OpenJurist

101 F3d 682 Whitaker v. United States

101 F.3d 682

Ronald WHITAKER, Petitioner-Appellant,
v.
UNITED STATES of America, Respondent-Appellee.

No. 95-2701.

United States Court of Appeals, Second Circuit.

April 23, 1996.

NOTICE: THIS SUMMARY ORDER MAY NOT BE CITED AS PRECEDENTIAL AUTHORITY, BUT MAY BE CALLED TO THE ATTENTION OF THE COURT IN A SUBSEQUENT STAGE OF THIS CASE, IN A RELATED CASE, OR IN ANY CASE FOR PURPOSES OF COLLATERAL ESTOPPEL OR RES JUDICATA. SEE SECOND CIRCUIT RULE 0.23.

1

APPEARING FOR APPELLANT: Ronald Whitaker, pro se, Marianna, FL.

2

APPEARING FOR APPELLEE: George A. Yanthis, Assistant United States Attorney for the Northern District of New York, Albany, NY.

3

N.D.N.Y.

4

AFFIRMED.

5

Petitioner-appellant Ronald Whitaker appeals pro se from an order of the United States District Court for the Northern District of New York (Gagliardi, J.), denying his motion, filed pursuant to Fed.R.Civ.P. 60(b), for reconsideration of an earlier order denying his 28 U.S.C. § 2255 motion to vacate, set aside, or correct his sentence.

6

On October 5, 1989, following a jury trial, Whitaker was convicted of one count of conspiracy to distribute cocaine and one count of conspiracy to import cocaine, in violation of 21 U.S.C. §§ 846 and 963. At sentencing, the district court declined to sentence Whitaker as a career offender pursuant to § 4B1.1 of the United States Sentencing Guidelines, and instead sentenced him principally to a 211-month term of imprisonment.

7

Thereafter, Whitaker moved, pursuant to Fed.R.Crim.P. 29 and 33, for a new trial or for entry of a judgment of acquittal. Whitaker argued, inter alia, that his trial counsel had provided him with ineffective assistance by refusing to allow him to testify on his own behalf. Whitaker offered a letter from his trial counsel, in which counsel stated: "I do regret ordering you not to testify in this case." In an order dated December 6, 1990, the district court denied Whitaker's motions, finding that the decision not to place Whitaker on the witness stand was reasonable and that his allegation concerning his counsel's refusal to allow him to testify was a "recent fabrication." Whitaker appealed, and we rejected his ineffective assistance claim as meritless, but we remanded with directions that he be sentenced as a career offender. United States v. Whitaker, 938 F.2d 1551 (2d Cir.1991), cert. denied, 502 U.S. 1076 (1992).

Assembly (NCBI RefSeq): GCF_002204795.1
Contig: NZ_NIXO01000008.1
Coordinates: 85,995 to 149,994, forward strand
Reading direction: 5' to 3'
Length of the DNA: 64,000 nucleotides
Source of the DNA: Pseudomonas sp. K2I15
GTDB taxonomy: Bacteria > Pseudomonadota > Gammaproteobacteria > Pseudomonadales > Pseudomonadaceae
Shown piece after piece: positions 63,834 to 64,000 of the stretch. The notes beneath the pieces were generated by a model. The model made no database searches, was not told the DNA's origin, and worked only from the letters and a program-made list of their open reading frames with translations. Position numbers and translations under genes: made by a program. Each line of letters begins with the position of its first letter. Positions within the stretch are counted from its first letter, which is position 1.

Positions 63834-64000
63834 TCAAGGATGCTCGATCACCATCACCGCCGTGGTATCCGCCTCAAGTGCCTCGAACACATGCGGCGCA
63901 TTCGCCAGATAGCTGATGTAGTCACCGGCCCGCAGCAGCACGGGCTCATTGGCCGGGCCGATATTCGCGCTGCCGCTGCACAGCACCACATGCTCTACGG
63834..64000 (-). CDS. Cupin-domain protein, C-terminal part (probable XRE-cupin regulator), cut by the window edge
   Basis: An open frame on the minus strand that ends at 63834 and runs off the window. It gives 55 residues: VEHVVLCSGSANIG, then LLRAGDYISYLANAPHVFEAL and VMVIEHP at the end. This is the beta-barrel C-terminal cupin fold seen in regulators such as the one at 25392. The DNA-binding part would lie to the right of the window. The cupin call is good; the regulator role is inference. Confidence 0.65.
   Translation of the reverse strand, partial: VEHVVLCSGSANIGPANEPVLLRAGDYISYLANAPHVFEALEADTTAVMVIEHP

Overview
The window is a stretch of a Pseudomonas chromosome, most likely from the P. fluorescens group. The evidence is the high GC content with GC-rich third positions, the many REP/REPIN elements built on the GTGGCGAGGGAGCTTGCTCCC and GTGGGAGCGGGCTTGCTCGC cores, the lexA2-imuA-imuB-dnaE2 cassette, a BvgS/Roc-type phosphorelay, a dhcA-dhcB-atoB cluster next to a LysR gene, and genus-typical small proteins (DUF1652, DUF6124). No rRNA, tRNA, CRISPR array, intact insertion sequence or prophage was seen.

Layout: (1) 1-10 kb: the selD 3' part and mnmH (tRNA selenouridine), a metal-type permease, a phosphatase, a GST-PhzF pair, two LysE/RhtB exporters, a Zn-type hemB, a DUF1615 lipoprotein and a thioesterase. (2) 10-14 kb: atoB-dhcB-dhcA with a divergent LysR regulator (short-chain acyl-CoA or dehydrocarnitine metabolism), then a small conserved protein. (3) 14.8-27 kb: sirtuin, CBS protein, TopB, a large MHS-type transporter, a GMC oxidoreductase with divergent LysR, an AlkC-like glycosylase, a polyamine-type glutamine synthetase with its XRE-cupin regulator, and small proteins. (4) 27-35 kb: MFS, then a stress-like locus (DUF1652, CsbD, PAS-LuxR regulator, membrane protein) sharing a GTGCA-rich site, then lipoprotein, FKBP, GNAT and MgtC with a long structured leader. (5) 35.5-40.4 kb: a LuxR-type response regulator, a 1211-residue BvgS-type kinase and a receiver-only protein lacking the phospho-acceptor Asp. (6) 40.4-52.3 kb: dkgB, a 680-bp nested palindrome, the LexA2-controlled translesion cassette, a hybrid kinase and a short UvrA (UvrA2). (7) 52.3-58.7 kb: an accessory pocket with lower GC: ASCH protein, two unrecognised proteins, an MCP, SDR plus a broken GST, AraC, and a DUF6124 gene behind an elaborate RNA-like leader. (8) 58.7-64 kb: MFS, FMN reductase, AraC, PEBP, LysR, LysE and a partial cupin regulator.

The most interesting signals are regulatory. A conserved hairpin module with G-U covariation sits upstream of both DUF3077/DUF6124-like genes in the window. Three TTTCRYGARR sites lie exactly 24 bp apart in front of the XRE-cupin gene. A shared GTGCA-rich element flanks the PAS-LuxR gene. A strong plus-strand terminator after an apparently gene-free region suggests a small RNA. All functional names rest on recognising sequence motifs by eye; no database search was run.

8

On June 30, 1993, Whitaker moved pursuant to § 2255 to vacate, set aside, or correct his sentence. He again raised the claim of ineffective assistance of counsel, but submitted what he claimed to be new evidence: an affidavit from his trial counsel indicating that he had instructed Whitaker not to testify. Moreover, Whitaker argued that the decision in two Eleventh Circuit cases, United States v. Teague, 953 F.2d 1525 (11th Cir.), cert. denied, 506 U.S. 842 (1992), and Nichols v. Butler, 953 F.2d 1550 (11th Cir.1992), established an intervening change in the law sufficient to warrant revisiting his ineffective assistance claim. On September 13, 1993, the district court issued an order denying the § 2255 motion, finding that Whitaker had not demonstrated that the law of this Circuit had changed and finding further that the affidavit was essentially duplicative of the letter from his trial counsel that already had been considered and rejected.

9

On November 16, 1994, Whitaker moved, pursuant to Fed.R.Civ.P. 60(b), for reconsideration of the order. He argued that the government had "committed fraud" upon the district court by labelling Whitaker's claim a "fabrication" in its papers opposing the § 2255 motion. On September 18, 1995, the district court denied the Rule 60(b) motion, finding that Whitaker had not produced any "material evidence or relevant provisions of law that the Court overlooked in denying [the] § 2255 motion." This appeal followed.

10

We first note that Whitaker did not take a timely appeal from the September 13, 1993 order of the district court denying the § 2255 motion, see Fed. R.App. P. 4(a)(1), and the Rule 60(b) motion did not toll the time for filing a notice of appeal, as it was made more than ten days after entry of the 1993 order, see Fed. R.App. P. 4(a)(4)(F); Williams v. United States, 984 F.2d 28, 30-31 (2d Cir.1993). Accordingly, only the September 18, 1995 order of the district court denying the Rule 60(b) motion is properly before this Court for review.

11

We review the order of a district court denying a Rule 60(b) motion for abuse of discretion. Branum v. Clark, 927 F.2d 698, 704 (2d Cir.1991). Under Rule 60(b), a court may relieve a party from a final judgment or order due to fraud committed by an adverse party or for "any other reason justifying relief from the operation of the judgment." In the present case, the government's characterization of Whitaker's allegation as a "fabrication" was not a fraud upon the district court, but instead merely repeated a finding made by the district court in its 1990 order. Moreover, the district court properly found that Whitaker did not bring to its attention any "material evidence or relevant provisions of law that the court overlooked in denying [the] § 2255 motion." Whitaker simply renewed his argument that he was denied ineffective assistance of counsel. Accordingly, the district court properly exercised its discretion in denying the Rule 60(b) motion.

12

We have considered all of Whitaker's remaining contentions, and we find them all to be without merit.